Crux: Okay, how about a technical example?
Hunt: Let's say you short a company or a commodity because you think it has reached a top. Maybe it has bumped against a particular price level and cannot break through it... it suffers high-volume sell offs. It cannot rally on great news. Those are technical reasons that cause some people to go short.
But let's say that after a few months the trader goes short, the stock manages to break through to a new high on strong trading volume.
Your whole case for going short months ago is no longer valid. It's staring you right in the face. But most traders just won't admit it.
They won't confront the mistake and cover the position. Inertia and denial take over at this point... and you're now holding onto a position simply because you took it a few months ago, which is a terrible reason to be in a position.
If the reason you took the position in the first place isn't there, or has drastically changed, while you are doing your audit, get rid of the thing.
Crux: I have a feeling we'd have record-breaking trading volume next week if every investor or trader decided to sell old losing stocks they've been ignoring for a long time.
Hunt: Oh, wow... Yes, you'd see an unbelievable dumping of stocks.
I've talked with folks at investment conferences who tell me they own over 100 different stocks. That's crazy. There's no way one individual can keep track of that many companies and do a good job of it. Those kinds of portfolios probably have 80 or 90 stocks where the original reasons for buying the shares are no longer there. They're simply being ignored.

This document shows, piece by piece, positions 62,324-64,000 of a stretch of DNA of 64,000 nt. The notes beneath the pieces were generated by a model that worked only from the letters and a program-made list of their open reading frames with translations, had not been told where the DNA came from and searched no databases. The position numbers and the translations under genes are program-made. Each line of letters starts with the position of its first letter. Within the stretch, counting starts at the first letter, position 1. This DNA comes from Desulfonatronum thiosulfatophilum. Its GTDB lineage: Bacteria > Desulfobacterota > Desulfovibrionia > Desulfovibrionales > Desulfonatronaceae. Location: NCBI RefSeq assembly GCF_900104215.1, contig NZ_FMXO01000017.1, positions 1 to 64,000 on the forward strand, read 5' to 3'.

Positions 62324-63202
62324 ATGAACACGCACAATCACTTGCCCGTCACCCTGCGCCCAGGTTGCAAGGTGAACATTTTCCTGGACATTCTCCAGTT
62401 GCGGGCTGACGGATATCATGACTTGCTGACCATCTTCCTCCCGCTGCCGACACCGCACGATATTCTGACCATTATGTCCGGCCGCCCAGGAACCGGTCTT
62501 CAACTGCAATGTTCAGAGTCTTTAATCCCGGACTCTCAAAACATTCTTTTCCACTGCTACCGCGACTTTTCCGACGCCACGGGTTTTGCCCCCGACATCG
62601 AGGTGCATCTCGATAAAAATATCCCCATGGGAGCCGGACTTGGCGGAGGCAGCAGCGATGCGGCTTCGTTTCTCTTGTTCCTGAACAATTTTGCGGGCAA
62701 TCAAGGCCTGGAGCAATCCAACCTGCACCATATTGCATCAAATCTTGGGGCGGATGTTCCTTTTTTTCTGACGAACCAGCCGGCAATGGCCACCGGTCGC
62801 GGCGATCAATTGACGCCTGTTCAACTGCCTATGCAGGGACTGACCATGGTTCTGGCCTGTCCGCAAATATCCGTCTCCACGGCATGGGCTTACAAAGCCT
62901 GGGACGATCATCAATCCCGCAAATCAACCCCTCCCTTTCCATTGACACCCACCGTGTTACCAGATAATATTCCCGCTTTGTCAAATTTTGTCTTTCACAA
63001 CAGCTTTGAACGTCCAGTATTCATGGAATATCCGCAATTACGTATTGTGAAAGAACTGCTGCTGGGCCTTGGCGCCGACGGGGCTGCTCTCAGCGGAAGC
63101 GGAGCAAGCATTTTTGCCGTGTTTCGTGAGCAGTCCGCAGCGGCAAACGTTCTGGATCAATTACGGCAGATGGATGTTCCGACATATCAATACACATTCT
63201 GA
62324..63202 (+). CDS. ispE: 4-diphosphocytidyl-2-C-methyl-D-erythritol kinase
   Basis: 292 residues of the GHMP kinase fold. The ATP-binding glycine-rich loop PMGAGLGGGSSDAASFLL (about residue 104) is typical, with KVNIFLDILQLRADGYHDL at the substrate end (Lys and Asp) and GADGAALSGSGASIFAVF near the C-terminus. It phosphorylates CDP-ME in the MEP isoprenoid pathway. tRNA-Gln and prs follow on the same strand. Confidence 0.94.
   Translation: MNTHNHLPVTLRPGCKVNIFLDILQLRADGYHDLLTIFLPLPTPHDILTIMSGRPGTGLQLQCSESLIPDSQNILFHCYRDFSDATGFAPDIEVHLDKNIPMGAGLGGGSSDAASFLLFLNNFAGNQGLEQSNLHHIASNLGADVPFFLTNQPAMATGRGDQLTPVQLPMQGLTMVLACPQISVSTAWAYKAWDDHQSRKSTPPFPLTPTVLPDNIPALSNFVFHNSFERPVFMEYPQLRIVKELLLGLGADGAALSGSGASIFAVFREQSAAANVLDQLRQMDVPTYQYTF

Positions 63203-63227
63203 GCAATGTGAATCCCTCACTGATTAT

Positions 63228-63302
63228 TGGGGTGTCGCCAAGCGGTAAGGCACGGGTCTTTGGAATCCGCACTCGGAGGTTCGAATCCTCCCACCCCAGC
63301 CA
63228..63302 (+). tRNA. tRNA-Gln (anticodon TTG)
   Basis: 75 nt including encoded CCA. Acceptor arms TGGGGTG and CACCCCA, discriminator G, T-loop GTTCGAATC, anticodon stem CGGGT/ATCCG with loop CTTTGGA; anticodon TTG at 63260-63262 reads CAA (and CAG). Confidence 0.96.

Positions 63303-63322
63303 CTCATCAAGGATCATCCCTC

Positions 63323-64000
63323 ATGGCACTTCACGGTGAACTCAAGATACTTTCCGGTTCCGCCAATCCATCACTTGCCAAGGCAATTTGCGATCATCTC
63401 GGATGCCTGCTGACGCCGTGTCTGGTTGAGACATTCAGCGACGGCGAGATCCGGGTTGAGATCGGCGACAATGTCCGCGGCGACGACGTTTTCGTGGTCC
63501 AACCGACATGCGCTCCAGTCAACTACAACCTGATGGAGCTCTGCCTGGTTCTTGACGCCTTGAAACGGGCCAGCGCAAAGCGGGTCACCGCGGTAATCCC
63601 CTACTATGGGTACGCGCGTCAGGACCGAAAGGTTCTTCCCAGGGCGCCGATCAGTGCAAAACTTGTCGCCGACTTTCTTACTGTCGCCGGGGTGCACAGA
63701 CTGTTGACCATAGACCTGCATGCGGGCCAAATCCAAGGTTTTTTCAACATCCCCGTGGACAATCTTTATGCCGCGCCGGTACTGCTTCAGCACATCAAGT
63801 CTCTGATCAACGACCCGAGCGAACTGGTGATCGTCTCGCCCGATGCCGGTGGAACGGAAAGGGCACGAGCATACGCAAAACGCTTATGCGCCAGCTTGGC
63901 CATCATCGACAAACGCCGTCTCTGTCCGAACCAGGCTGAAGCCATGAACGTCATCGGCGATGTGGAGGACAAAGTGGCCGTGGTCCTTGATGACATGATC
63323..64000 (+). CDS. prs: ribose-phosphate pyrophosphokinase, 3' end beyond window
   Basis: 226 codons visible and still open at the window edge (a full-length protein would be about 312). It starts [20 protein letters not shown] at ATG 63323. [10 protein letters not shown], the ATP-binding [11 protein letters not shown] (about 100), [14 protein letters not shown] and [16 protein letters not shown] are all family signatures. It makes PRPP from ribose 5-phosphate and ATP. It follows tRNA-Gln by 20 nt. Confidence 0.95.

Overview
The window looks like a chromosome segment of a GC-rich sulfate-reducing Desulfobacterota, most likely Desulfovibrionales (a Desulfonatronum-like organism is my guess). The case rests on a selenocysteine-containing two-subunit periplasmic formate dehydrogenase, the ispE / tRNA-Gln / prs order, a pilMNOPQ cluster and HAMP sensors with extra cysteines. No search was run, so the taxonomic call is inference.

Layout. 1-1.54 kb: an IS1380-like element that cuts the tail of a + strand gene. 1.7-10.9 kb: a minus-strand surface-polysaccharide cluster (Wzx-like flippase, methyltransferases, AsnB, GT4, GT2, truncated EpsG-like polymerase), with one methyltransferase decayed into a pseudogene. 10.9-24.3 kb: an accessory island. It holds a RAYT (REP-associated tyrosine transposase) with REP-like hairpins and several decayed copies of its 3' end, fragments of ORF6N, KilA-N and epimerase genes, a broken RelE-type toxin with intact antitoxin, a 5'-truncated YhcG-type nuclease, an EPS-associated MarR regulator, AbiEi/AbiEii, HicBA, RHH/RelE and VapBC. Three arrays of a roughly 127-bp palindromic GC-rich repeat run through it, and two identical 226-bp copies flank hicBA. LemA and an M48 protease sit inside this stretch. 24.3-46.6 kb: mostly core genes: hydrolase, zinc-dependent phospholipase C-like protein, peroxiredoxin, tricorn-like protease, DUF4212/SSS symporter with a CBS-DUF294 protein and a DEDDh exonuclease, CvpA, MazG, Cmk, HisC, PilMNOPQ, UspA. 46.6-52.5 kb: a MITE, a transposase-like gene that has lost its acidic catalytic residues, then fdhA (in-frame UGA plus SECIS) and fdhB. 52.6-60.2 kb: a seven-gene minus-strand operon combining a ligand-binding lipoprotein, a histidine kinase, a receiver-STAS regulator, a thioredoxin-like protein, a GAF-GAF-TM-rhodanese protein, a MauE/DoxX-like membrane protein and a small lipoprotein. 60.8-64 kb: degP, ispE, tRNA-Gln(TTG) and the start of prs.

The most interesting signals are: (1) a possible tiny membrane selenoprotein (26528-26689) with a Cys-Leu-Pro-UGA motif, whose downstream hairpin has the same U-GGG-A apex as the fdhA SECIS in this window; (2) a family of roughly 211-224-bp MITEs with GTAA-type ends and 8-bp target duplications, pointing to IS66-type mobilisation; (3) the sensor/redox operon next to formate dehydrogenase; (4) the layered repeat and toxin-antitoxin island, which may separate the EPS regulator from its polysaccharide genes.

Most people would rather ignore the mistakes than take steps to confront problems and become winners. But that's between them and their therapists.
The successful trader has to constantly confront – and admit – his mistakes. He has to be an objective reviewer of his ideas.
Crux: There's an extra problem with holding onto losers that is worth mentioning... It ties up money that could be deployed into new, better ideas.
For example, take someone who bought a bundle of tech stocks back in 1999 or 2000. By 2003, after years of a bear market, the trader or investor who didn't cut his losses has what's left of his money tied up in some garbage "dot com" companies.
That's money that can't be deployed in an emerging bull market like commodities were back then. It's a double whammy. That trader is holding crap and missing out on a promising trend. It's the complete opposite of the golden rule of trading, which is "cut your losers short and let your winners ride."
Crux: Okay... so how can a trader perform this kind of audit without dumping his winners as well? Wouldn't you cut your winners short in a lot of situations?
Hunt: That's a great question. One has to be careful here. It's key to ask yourself what your original reason was for entering the position, and what your goal with the position is.